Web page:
Innovation does not mean that established utilities with their modern gas turbine power plants are losing out. “We will continue to have centralized generation,” Kristen Panerali says. “But there will be a greater number of players in the market due to decentralization, and I think that the role grid operators will have to play is mostly managing all these different parties.” The result? A system with greater efficiency, something that benefits all. “If more load is needed in a particular area, rather than investing in a new power plant, players could invest in energy efficiency or some other nonwire alternative to obtain that load from decentralized third parties,” Panerali says. Today, in the USA alone, asset utilization is below 60 percent, which leaves much room for improvement. “Connecting things to the Internet and translating the massive inflow of data into usable information in real time allow the optimization of the whole system. Smart technologies, platforms and algorithms are available to the different industry players and to the consumers so we can really drive better economics across the board.”
This transformation is of an unheard of magnitude.
Roberto Bocca, Head of Energy and Basic Industry, WEF
Bocca sees changing business models, but not necessarily new players. “How and where value is extracted, will change,” he states. “Some players already talk of an electricity flat rate or even free electricity at home, while they create the value through data management.” As to who extracts the value, that could be a newcomer or an existing utility. “The incumbents have an advantageous starting point, if you like, because they are already in contact with the consumer.” Since the lines are increasingly blurring between customers, producers and distributors, the grid will evolve into a platform that allows decentralized sources of all kinds to use it to their best advantage. For this, data management will become a prerequisite. “Questions concerning cybersecurity, privacy, business models and regulation will be key challenges for the digital transformation,” Panerali says.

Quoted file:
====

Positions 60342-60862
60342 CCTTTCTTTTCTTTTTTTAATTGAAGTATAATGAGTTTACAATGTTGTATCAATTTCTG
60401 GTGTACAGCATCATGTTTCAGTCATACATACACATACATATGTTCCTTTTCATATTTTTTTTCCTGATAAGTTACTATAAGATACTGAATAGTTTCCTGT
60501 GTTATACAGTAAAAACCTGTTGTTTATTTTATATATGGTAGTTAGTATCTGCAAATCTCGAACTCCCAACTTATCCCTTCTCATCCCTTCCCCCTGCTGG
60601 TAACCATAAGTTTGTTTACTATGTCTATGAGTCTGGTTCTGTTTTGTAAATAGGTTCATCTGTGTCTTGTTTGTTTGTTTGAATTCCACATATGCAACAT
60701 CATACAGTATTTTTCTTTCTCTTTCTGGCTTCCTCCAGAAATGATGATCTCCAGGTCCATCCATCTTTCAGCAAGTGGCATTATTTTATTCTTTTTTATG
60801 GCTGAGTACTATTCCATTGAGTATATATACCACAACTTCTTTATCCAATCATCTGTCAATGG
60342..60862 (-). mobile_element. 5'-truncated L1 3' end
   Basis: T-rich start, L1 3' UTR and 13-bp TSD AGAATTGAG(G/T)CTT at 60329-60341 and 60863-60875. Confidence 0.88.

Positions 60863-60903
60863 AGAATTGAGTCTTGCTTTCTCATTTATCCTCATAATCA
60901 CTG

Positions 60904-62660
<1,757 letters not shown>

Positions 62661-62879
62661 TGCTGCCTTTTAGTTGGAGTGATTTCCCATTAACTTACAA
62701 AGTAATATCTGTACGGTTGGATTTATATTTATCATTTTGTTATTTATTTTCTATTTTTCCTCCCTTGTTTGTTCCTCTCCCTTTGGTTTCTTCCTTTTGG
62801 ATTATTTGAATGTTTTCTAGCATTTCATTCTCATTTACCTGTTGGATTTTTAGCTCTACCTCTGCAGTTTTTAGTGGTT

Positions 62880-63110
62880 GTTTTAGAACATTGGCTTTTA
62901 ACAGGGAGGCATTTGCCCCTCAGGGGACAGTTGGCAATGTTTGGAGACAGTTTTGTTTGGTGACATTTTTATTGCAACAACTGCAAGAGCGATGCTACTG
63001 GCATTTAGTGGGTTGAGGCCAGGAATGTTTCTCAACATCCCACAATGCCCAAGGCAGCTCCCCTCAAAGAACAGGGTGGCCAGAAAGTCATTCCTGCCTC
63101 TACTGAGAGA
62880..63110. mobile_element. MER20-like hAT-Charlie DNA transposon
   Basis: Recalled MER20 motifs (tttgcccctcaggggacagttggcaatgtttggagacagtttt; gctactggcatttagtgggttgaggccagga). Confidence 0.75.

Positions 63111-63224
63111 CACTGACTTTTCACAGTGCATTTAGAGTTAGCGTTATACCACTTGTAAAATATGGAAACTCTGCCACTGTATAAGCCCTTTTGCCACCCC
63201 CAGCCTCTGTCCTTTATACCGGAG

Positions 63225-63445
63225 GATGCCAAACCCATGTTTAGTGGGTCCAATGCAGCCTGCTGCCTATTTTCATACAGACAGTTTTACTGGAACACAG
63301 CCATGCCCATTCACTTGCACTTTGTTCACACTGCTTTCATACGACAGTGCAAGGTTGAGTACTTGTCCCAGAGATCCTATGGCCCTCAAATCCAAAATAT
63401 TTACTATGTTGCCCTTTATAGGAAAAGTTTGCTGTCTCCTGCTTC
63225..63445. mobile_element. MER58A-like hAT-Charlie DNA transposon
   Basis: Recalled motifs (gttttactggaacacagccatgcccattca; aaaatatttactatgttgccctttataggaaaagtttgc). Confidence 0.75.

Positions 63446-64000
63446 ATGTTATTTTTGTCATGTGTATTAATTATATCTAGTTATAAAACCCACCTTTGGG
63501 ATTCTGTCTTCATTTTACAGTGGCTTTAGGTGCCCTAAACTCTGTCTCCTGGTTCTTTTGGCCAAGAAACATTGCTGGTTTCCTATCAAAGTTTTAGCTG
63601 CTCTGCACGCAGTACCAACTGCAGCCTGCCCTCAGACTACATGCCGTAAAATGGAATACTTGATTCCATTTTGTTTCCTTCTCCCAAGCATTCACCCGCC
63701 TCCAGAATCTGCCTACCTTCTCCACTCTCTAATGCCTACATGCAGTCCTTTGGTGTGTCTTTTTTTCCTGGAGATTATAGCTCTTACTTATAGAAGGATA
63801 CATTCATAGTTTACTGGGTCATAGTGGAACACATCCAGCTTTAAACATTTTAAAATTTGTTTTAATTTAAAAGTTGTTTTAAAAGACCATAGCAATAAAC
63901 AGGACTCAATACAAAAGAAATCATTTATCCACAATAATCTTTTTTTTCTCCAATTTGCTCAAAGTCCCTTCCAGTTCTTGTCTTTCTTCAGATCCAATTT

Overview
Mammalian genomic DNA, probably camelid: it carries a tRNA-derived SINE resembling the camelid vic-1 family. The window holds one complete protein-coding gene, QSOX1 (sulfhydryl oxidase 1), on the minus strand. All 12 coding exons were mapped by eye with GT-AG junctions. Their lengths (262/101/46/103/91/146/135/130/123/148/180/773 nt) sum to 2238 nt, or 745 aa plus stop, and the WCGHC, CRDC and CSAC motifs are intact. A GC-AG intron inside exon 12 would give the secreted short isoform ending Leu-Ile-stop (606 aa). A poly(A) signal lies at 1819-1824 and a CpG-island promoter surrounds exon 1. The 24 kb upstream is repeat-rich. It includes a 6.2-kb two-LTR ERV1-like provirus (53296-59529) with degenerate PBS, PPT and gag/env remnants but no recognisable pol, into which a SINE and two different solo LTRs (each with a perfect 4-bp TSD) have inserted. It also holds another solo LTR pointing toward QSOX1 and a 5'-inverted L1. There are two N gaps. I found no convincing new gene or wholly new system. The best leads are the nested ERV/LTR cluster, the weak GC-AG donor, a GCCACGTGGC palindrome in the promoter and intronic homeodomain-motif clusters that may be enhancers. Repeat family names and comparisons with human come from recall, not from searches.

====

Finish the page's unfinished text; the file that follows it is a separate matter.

Furthermore, for the World Economic Forum that was founded in order to promote public-private cooperation, a continuous dialogue is crucial so that frameworks put in place reflect reality. “For the private sector, accepting that this change is happening is key,” Panerali emphasizes. “And we see the willingness to change: Our partner companies are very aware of the transformation and very actively engaged in adapting their business models.”
For the public sector, Panerali calls for best practice and outcome-based regulation, as well as for dynamic pricing. “Being able to provide price signals to encourage customers and to utilize the load at times that make the most sense for a particular load curve is really important,” she says. Especially since these price signals are processed in fully automized systems. “Both industrial and residential consumers want things simple, they just want to use energy at the lowest possible cost – within the system that creates lots of efficiencies.” And, in the end, a staggering value of up to US$ 2.4 trillion.
Marc Engelhardt reports from Geneva.
Picture credits: Philip Frowein